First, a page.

The whole art of teaching is only the art of awakening the natural curiosity of young minds for the purpose of satisfying it afterwards. ~ Anatole France
Teacher attrition is an issue in most school districts. We know that teachers regularly leave the profession, which contributes to an ongoing and worsening teacher shortage. It is essential for school districts to find ways to improve teacher retention as well as effective teacher recruitment providing stability to students.
At Alludo, we recognize the importance of teacher retention. While there’s no one easy answer to getting teachers to stay, there are some concrete steps that school districts can take to make teachers feel supported and appreciated. With that in mind, here are four factors affecting teacher retention and some suggestions for addressing them.
Table of Contents
- #1: Teacher Training and Mentorship
- #2: Working Conditions
- #3: Compensation
- #4: Teacher Preparation
- Alludo’s Take
#1: Teacher Training and Mentorship
Teacher education and mentorship is essential for teachers at every level, but it is particularly important for new teachers and teachers of color. A study in Multicultural Education found that teachers who received structural support and professional development in the first five years of teaching were more likely to stay in the profession than those who did not. A 2018 study in the Journal of Teacher Education had similar findings. Teachers of color reported that their education did not prepare them for racial hostility in schools and increased the likelihood that they would leave the profession.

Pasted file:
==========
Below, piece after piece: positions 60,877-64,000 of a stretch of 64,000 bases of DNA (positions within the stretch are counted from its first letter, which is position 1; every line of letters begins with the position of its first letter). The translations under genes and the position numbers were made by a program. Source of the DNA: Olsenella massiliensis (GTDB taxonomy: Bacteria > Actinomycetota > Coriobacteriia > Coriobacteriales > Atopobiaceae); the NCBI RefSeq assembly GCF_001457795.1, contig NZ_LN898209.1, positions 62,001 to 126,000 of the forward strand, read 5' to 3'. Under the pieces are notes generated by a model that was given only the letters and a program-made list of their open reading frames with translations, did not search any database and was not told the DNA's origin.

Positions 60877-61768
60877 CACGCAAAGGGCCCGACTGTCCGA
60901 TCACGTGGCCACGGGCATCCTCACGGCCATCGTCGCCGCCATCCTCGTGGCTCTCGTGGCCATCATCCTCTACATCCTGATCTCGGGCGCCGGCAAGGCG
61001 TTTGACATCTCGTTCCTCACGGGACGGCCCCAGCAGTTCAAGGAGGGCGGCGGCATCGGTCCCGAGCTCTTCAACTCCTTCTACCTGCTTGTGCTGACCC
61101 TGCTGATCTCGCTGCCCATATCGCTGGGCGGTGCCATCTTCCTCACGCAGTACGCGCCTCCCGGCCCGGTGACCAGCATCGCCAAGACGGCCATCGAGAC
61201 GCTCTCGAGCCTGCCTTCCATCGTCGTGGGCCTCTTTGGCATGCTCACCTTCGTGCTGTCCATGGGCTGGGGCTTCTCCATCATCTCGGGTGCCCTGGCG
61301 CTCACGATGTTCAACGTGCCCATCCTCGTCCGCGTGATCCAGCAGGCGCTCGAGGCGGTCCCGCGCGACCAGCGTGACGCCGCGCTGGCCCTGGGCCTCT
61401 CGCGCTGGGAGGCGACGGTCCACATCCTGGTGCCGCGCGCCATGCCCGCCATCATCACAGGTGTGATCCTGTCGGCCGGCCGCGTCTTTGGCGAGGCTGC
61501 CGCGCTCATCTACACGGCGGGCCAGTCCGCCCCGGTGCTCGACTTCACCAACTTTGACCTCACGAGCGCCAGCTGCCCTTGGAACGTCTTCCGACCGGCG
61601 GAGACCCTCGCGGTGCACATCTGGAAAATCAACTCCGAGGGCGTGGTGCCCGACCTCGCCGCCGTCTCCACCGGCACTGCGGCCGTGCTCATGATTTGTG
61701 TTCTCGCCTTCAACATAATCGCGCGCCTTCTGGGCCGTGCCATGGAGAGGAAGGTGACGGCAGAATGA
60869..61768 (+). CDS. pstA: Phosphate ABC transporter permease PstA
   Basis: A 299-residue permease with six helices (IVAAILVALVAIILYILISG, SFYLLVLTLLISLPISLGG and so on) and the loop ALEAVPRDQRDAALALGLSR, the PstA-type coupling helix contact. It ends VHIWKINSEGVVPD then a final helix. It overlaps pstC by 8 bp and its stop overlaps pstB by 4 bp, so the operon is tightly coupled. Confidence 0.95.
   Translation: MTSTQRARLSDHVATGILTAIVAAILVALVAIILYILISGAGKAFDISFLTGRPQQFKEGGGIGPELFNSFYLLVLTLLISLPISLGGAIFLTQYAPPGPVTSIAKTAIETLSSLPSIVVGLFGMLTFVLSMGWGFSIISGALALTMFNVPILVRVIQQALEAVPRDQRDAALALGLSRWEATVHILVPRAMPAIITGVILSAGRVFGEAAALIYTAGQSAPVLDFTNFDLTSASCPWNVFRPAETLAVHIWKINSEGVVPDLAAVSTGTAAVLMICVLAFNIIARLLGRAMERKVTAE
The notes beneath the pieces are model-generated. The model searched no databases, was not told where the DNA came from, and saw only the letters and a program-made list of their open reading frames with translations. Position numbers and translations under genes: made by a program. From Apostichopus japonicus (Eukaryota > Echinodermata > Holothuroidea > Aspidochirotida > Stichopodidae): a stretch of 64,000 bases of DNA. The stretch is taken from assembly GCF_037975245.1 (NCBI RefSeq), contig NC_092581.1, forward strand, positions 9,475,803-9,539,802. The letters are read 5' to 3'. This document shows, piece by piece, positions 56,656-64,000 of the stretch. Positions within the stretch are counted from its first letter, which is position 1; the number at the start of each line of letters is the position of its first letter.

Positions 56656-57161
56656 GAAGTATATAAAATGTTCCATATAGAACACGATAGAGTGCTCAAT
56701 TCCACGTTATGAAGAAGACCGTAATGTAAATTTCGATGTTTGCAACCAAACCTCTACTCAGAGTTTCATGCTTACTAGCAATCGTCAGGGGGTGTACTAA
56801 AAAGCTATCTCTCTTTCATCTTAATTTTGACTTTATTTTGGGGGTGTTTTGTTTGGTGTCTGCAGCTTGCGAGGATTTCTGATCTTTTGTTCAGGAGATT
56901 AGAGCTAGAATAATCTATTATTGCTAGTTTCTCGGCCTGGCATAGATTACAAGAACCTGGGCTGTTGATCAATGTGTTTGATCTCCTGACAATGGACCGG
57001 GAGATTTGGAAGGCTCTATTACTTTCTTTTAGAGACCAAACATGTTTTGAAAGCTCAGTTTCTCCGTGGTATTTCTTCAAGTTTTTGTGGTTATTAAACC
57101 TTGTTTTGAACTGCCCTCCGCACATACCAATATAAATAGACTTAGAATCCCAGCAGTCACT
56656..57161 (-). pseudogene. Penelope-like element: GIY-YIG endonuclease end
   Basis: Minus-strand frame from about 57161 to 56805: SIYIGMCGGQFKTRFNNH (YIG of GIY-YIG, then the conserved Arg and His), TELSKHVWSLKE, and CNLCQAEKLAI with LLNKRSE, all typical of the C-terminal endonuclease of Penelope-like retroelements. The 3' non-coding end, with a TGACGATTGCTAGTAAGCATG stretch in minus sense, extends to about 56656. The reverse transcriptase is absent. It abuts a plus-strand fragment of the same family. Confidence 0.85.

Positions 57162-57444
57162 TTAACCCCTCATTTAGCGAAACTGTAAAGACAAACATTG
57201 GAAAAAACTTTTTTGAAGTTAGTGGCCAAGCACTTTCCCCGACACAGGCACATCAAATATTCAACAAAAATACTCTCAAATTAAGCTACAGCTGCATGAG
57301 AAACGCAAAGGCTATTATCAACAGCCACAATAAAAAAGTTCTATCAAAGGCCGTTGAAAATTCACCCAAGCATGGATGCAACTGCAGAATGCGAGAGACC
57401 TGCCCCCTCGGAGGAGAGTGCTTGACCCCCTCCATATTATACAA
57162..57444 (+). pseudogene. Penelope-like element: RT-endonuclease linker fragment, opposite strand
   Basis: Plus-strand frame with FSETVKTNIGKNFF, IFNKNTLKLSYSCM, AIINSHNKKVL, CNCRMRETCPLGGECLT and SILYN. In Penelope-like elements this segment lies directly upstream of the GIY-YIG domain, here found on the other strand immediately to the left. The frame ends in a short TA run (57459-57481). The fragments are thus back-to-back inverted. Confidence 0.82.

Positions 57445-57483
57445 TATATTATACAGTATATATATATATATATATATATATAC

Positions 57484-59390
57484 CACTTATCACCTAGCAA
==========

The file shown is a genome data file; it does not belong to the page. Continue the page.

Here are some specifics that were mentioned and serve as a roadmap for administrators to provide the training and mentorship required to improve teacher retention.
A lack of personal relationships and lack of teacher satisfaction in the profession can contribute to teacher turnover. Informal mentoring in the form of peer interaction and collaboration can make new teachers feel accepted at their schools and provide them with much-needed support.
Administrators can encourage this type of collaboration by making room and providing resources for teachers to share their experiences.
Collaboration can serve as a form of informal mentoring, but that doesn’t mean that new teachers don’t need one-on-one attention as well. A lack of mentoring can leave teachers feeling isolated from the school system.
When we asked what type of professional development is most effective in our Teacher Happiness Survey, 51% of teachers selected collaboration with a colleague.
Creating a mentoring program in your school district that pairs new teachers with experienced ones can give new teachers the support they need to excel in the classroom.
Racial literacy is a big issue in our diverse country. Teachers of color may be left feeling isolated and unsupported when racial literacy and multiculturalism are not prioritized – and they may leave the profession as a result.
School districts should support racial literacy instruction by incorporating it into professional development and encouraging teachers of color to have a voice in how racial literacy is taught to their peers.
There is no such thing as a one-size-fits-all teaching method. Teachers need to be challenged and learn new pedagogical strategies to connect with students in order to increase teacher effectiveness. If they don’t, even experienced teachers can become bored and stagnate in their jobs.
We also asked K-12 teachers what would help them have a better impact on students and the number two response was participating in professional development that matches their skill level (35%). A robust system of professional development should give teachers the challenge and inspiration they need to try new techniques in the classroom.
#2: Working Conditions